The behavior of a circuit totally depends upon the configuration of its circuit components. According to their connection configuration, these circuits are categorized as Parallel Circuit and Series Circuit. This post unfolds the meaning of a Parallel Circuit, how to make a Parallel Circuit, its various characteristics, applications, advantages and disadvantages.
What is a Parallel Circuit
A circuit is called a Parallel Circuit when two or more components are connected to the same node and both the sides of the components are connected directly to the battery or any other source. The current in a Parallel-Circuit has two or more paths to flow through it.
The most common example of Parallel-Circuit is the wiring of car headlights. In case the car headlights were in series, then if one of the lights fail, the other would also turn off which means the safety factor is lost.
Fig. 1 – Example of Car Headlights Connected in Parallel Circuit
How to Make a Parallel Circuit
Two or more circuit components are connected across a common voltage source to form a Parallel-Circuit. The figure below shows a typical Parallel-Circuit where the Resistors (R1, R2, R3, R4) are connected in parallel. Both the sides of the resistors are connected directly to the voltage source. The parallel path is called a branch and the voltage across all the branches are same but the current may be different.
Fig. 2 – Schematic Diagram of a Parallel Circuit
Characteristics of a Parallel Circuit
The primary characteristics of Parallel-Circuit are listed below:
Branch Currents in Parallel Circuit
According to Ohm’s law, I=E/R. This implies that each resistor in this circuit will draw current from the source. Hence, the total current drawn from the source is equal to the sum of the branch currents and the current flow in each path depends on the resistance of the branch. However, the voltage remains the same and creates potential difference across its terminals.
The total current (It) can be calculated using the equation,
It = I1+I2+I3+…. In
Where (I1+I2+I3+….In) are branch currents
Let us consider that the parallel-circuit is built with two resistors (R1 and R2) with different values (10 Ω and 5Ω) respectively. Voltage of 10V is applied across the resistors resulting in a current of 1A drawn from battery through R1 and 2A drawn through R2 which is derived from the equation I=E/R.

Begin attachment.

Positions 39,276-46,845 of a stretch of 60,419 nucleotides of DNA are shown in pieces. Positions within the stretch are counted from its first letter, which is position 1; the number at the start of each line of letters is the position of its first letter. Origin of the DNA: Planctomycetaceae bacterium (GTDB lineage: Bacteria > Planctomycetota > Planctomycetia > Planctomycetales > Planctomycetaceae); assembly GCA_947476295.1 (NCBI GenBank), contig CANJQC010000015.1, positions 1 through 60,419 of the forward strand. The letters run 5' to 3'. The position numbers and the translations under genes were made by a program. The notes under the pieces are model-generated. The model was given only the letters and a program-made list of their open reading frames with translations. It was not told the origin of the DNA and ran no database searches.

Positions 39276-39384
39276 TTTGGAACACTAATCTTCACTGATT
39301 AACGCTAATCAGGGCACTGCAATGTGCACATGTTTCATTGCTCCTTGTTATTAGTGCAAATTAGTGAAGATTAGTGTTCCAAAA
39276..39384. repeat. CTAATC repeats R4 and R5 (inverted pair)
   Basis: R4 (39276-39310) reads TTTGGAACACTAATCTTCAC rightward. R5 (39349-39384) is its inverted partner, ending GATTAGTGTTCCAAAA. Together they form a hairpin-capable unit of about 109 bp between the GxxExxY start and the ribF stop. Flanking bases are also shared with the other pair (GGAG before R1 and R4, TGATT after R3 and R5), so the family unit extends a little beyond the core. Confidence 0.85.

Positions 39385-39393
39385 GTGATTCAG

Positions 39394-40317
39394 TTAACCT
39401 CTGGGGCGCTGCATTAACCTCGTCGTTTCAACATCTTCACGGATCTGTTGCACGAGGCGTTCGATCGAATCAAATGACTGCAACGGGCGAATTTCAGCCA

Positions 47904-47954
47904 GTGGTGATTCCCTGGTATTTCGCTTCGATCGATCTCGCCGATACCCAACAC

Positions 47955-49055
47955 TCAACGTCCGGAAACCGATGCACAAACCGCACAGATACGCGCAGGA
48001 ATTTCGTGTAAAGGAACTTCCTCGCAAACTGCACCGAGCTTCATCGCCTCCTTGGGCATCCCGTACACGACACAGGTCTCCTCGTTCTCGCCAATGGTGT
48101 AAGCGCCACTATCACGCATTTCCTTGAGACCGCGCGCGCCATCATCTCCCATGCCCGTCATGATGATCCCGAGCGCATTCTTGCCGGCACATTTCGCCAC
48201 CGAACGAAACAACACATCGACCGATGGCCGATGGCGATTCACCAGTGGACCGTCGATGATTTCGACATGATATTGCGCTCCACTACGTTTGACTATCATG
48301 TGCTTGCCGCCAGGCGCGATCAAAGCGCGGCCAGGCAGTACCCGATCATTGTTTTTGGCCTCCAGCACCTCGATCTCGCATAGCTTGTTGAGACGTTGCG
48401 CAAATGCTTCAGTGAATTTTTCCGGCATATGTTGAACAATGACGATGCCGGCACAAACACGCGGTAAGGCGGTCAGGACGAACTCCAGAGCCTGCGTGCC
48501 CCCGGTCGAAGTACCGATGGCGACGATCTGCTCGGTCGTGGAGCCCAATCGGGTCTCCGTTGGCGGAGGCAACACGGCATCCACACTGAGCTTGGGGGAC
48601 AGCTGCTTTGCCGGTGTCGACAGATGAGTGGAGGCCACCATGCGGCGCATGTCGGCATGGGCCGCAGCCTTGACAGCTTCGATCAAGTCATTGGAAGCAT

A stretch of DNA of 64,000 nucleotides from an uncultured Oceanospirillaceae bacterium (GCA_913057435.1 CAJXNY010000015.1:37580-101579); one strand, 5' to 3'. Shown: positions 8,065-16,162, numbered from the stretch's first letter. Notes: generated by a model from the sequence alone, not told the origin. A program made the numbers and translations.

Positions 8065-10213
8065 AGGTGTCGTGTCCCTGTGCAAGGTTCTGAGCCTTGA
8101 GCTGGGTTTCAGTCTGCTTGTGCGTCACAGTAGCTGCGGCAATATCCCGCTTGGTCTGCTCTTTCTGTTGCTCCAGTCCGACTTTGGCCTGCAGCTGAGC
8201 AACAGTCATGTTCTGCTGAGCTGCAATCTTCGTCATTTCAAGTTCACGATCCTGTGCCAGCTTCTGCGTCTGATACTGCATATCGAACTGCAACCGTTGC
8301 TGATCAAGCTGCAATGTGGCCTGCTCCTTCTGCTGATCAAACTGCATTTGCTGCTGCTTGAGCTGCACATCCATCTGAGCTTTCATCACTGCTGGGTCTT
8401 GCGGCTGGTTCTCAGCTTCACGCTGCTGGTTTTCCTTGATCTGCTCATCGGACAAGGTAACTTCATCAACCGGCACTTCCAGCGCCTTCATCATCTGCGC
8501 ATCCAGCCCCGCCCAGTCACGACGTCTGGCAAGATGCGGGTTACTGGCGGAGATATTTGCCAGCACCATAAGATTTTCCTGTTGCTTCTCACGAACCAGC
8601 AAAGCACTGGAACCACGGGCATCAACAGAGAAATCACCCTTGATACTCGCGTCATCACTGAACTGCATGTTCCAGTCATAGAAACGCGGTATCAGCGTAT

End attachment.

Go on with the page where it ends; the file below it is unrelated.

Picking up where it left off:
Hence, the two branch currents in the circuit are 1A and 2A which sums up to 3A.
It = 1+2 = 3A
Resistances in Parallel Circuit
The total resistances of any number of resistors is calculated using the equation,
Reciprocal of R1=1/R1=1/10=0.1
Reciprocal of R2=1/R2=1/5=0.2
Sum of the reciprocals above= 0.3
Rt= 1/0.3 = 3.33 Ω
Power in Parallel Circuit
Once the total current and the applied voltage values are known, Power can be calculated using the equation P=EI. In the example above, Applied Voltage (E)=10V and I=3A
∴P= 10 x 3 = 30 W
Applications of Parallel Circuit
The applications of Parallel Circuits include:
- The electrical wiring to the power points in every household is in the form of Parallel Circuits.
- The dc power supply in automobile industry uses Parallel Circuits.
- The computer hardware is designed using Parallel Circuits.
Advantages of Parallel Circuit
The advantages of Parallel Circuits include:
- Equal voltage is distributed to each component in the circuit.
- The current is not affected even when more components (resistors) are added or removed from the circuit.
Disadvantages of Parallel Circuit
The disadvantages of Parallel Circuits are listed below:
- It is more complicate to design compared to series circuits.
- Expensive to build.
- Short circuit can occur accidentally in parallel wiring and might be dangerous.
- Even if one of the component is faulty, the current can still pass through the circuit.